For many people, the beginning of a new year is a magical time. It is a time when they dare to dream about the future, and how to make those dreams come true. For Baby Boomers it is a time to take stock of the present and the future. This often means creating or revising an estate plan.
Baby Boomers are people born between 1946 and 1964. As of December 2019, there were approximately 73 million baby boomers in the United States. By 2030, they will all be 65 or older. This will likely have tremendous implications for the agencies providing programs and services for Older Americans. More importantly, it is likely to have a significant impact on Boomers and their families. Therefore careful estate planning is essential.
One important issue Baby Boomers may consider while creating or revising an estate plan is how to choose an agent under a durable power of attorney. This is a legal document that can protect you in the event of your incapacity. It allows someone chosen by you to make decisions or act on your behalf when you are unable to do so. The person you choose is called an agent.
Do not make this decision lightly. Have a frank, detailed conversation with the person you are thinking about naming as your agent. Talk about what you want to have happen if illness or injury renders you incapable of expressing your wishes. Explain how you would like him or her to handle your finances. Ask this person if he or she is willing to honor your wishes. If this person seems uncomfortable or at all hesitant, consider choosing someone else.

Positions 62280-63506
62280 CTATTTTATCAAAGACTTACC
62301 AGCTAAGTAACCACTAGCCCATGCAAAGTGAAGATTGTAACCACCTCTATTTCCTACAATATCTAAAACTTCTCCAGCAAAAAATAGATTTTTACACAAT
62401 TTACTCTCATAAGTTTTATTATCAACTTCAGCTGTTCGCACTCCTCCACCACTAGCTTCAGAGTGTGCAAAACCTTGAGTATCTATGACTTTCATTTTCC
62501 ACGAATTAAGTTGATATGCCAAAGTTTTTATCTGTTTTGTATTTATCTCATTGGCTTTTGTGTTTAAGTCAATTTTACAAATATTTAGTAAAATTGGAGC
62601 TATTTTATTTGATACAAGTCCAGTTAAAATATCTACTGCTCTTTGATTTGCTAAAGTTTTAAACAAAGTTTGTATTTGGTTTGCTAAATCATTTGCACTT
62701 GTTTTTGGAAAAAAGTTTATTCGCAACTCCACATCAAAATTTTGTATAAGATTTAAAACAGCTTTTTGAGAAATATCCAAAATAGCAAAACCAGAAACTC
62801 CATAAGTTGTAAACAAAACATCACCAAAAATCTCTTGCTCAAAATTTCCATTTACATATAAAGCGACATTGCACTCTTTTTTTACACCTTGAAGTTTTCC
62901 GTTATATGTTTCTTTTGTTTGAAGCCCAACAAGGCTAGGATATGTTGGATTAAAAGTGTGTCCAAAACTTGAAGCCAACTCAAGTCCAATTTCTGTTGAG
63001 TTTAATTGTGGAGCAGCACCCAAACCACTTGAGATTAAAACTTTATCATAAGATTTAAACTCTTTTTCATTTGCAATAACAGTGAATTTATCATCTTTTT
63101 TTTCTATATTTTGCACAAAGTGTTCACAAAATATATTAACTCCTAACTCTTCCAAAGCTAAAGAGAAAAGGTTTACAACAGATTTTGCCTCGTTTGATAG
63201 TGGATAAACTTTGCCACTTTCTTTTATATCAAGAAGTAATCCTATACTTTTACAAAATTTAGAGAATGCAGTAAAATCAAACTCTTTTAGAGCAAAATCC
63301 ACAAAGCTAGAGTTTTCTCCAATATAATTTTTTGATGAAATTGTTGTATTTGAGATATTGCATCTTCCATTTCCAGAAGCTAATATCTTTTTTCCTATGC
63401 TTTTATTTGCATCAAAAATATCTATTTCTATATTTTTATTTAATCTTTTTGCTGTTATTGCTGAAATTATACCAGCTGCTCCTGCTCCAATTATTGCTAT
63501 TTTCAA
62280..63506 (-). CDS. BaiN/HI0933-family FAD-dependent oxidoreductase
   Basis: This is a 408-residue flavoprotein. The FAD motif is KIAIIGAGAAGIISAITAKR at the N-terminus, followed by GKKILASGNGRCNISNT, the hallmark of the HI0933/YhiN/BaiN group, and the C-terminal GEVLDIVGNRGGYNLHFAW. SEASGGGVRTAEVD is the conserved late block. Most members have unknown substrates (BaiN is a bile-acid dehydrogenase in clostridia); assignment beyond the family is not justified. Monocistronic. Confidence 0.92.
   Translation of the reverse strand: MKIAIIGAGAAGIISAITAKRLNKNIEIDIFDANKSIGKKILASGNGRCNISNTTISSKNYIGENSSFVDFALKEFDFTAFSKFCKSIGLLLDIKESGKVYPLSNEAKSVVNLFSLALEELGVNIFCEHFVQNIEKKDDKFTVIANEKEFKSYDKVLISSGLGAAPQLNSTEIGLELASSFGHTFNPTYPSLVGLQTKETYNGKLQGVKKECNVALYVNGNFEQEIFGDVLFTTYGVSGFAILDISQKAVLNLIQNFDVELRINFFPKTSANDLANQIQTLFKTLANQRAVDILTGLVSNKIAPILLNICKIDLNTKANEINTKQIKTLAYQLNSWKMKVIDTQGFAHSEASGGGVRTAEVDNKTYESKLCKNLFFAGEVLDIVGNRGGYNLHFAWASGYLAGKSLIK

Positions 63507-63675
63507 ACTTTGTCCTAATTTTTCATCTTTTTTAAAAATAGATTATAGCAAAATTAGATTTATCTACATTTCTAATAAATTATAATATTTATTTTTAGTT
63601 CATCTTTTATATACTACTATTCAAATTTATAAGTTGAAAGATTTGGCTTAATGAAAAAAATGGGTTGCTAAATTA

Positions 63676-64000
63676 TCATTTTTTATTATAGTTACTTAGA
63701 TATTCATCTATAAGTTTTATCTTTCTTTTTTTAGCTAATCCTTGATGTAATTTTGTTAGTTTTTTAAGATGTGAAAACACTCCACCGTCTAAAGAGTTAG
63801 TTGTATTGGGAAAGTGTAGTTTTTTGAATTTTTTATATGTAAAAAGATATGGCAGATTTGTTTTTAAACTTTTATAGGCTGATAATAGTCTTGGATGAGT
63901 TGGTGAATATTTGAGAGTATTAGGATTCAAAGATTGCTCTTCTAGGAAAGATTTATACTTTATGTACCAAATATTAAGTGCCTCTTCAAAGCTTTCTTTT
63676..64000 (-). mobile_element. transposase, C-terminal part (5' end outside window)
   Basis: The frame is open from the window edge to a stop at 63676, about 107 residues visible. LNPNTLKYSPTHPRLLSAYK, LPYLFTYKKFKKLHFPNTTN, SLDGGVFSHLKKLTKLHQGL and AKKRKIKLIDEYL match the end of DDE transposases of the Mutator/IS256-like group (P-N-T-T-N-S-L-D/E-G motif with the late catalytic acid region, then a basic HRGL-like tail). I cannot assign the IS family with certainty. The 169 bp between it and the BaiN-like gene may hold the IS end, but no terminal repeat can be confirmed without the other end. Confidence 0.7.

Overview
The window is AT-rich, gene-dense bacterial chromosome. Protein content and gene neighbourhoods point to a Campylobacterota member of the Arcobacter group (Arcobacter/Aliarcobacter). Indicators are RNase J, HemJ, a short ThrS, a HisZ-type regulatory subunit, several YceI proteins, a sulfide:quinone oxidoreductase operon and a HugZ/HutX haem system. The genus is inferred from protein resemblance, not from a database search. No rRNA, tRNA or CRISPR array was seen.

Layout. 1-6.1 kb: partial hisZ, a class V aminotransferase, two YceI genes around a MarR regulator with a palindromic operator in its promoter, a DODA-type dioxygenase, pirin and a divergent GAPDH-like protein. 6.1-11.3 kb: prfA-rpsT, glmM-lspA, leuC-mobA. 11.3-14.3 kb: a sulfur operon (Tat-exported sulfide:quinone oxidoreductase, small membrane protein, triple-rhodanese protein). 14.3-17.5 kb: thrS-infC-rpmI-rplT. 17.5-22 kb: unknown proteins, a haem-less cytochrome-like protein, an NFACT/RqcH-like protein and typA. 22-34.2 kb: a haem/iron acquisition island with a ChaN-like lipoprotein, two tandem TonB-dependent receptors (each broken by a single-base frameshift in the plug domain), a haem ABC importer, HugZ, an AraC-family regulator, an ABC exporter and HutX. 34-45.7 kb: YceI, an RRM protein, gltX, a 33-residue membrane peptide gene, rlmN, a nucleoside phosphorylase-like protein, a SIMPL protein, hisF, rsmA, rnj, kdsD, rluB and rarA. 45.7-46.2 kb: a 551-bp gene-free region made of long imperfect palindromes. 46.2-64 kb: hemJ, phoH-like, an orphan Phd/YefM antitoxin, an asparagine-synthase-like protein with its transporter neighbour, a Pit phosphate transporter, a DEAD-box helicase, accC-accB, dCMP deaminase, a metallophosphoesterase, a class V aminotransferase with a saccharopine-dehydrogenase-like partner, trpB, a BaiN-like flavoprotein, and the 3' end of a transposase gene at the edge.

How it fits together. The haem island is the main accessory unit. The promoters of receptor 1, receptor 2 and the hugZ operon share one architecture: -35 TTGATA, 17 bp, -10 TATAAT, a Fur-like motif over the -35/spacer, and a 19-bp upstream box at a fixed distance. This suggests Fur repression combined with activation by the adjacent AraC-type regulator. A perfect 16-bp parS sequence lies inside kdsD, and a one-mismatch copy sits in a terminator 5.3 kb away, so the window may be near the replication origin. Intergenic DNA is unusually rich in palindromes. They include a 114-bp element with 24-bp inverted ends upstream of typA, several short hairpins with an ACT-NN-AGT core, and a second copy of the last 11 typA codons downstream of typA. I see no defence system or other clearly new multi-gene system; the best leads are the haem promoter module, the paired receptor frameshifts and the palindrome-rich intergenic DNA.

Keep in mind that a durable power of attorney can be amended. This means you can name a different agent for any reason. It is important, however, that you do so while there is no question about your mental acuity.
Another key issue to think about is the creation of a trust agreement instead of a last will and testament. This is largely a matter of personal choice. The creation of a revocable trust, however, or one that can be changed has several benefits.
First, this type of trust can eliminate the need for probate, or the legal process of conveying assets to beneficiaries after someone dies. Secondly, it safeguards privacy because trust documents are not public records. Lastly, it may include provisions as to what will happen if you are mentally incapable of acting on your own behalf.
As a Baby Boomer, making these decisions ensures that you and your family have peace of mind now and in the future. If you do not have an estate plan, we can help you craft one. We can also review your current estate plan and recommend changes if need be. In either case, you are welcome to contact our firm at any time to schedule a meeting with us.